The Sunday conversations programme is a series of artist presentations at Museum Abteiberg in which lonelyfingers artists along with coffee and cake unfold their fascinating stories. The programme focuses mainly on the role that objects and inspirational triggers have in the artist creative process. Running from the 17th of March until the 2nd of June 2013.
17th March Jay Batlle / 24th March Tom Sloan and Jade Niklai / 7th April Diango Hernández and Anne Pöhlmann / 21st April Rita McBride / 5th May Jaroslaw Flinciński / 19th May Daniel Barroca / 2nd June Glen Rubsamen
If you would like to follow the lonelyfingers “Sunday conversations”, please click on the icon and download our App for free. Enjoy conversation recordings, performance pictures and most importantly, plan your Sunday trips to Museum Abteiberg. Coffee and cake will be served with love and care. Please use this fantastic free App in order to follow and enjoy our full programme. Thank you! SPECIAL NOTICE: THE LONELYFINGERS APPLICATION WITH SUNDAY CONVERSATIONS CONTENT ONLY RUNS UNTIL THE FIRST WEEK OF JUNE 2013 (THE END OF THE SUNDAY CONVERSATIONS PROGRAMME AT MUSEUM ABTEIBERG). NEVERTHELESS ALL THE CONTENT RELATED WITH THE SUNDAY CONVERSATIONS PROGRAMME CAN BE FOUND IN THIS WEBSITE.
17th March – Jay Batlle ‘Finger Food Conversation-Deviled Version’
Menu: Devils On Horseback / Deviled Eggs / Deviled Chicken Thighs / Deviled Shrimp / Wine: Dry Riesling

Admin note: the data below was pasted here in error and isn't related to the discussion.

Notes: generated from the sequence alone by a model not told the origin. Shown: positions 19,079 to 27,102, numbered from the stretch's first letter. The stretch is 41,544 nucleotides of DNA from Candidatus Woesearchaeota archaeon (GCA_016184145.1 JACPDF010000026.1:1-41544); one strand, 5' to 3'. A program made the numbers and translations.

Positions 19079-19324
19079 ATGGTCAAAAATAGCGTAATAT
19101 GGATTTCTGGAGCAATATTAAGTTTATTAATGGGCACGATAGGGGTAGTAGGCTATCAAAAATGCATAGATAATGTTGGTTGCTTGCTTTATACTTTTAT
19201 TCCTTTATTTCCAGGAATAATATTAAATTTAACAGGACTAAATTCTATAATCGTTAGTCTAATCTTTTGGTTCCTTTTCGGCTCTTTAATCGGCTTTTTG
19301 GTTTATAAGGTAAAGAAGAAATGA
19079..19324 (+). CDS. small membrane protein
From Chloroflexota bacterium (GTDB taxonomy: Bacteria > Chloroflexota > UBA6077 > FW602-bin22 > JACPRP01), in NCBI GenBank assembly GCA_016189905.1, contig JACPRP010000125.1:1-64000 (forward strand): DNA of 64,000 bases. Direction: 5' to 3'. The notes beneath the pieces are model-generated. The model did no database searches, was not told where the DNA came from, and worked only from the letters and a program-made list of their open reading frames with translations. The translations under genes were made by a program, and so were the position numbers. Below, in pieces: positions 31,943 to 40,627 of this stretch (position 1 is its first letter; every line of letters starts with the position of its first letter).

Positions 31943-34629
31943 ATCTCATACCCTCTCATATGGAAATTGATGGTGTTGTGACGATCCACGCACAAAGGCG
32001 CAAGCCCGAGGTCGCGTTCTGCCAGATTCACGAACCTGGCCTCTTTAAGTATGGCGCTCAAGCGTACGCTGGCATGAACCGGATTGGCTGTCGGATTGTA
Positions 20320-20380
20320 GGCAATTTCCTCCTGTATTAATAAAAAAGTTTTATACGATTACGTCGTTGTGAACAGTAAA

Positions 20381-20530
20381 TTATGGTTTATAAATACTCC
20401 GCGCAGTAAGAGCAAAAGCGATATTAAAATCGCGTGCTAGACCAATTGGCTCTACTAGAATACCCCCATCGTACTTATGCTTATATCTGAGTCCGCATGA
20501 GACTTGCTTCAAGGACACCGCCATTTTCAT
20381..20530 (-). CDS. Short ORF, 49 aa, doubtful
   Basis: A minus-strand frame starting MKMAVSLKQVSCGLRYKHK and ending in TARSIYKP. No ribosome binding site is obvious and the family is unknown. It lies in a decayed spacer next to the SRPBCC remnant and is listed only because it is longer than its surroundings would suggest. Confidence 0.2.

24th March – Tom Sloan and Jade Niklai ‘The Ikarus Files’
The conversation focuses on the role of found objects in Tom Sloan’s practice. Its theme and structure are based on a selection of Finds presented in the exhibition lonelyfingers. Konversationsstucke. These Finds belong to an ongoing research and production project entitled ‘Stories from Central Europe’, which Tom Sloan began in 2011 as Blood Mountain Foundation’s contribution to the Budapest Design Week. Each object comes from the Hungarian socialist era, but which to Sloan still have relevance today
7th April – Diango Hernández and Anne Pöhlmann ‘Remoteness and Access’
lonelyfingers founders Anne Pöhlmann and Diango Hernández open a conversation about the reasons why they decided to create an online platform for artists. For this third Sunday conversation Pöhlmann and Hernández tell us the story behind lonelyfingers and its future plans and ideas.
‘lonelyfingers functions as an ubiquitous door that gives us access to particular areas of the artistic process. In this sense lonelyfingers operates as a remote space/container of ideas that can be seen and accessed at anytime from everywhere. In a reality under the influence of the non-stop developing of hundreds of social networks the idea of sharing artistic content needs new formats, updates, upgrades and most importantly needs new ‘devices’. The actual state of the ‘physical space for art’ is too isolated and in that sense lacks complexity, engagement and ultimately it is still under the control of the modernist conception of value and representation’.
21st – April Rita McBride ‘Public Finds: Middle Manager Hide and Seek’
(56 stanzas on the mitigating circumstances surrounding the secret life of middle managers in our cities). Rita McBride plays a visual and verbal game of hide and seek while investigating the mysterious properties of system management control boxes on the street.
5th May – Jaroslaw Flincinski ‘Two lenses in a plastic bag’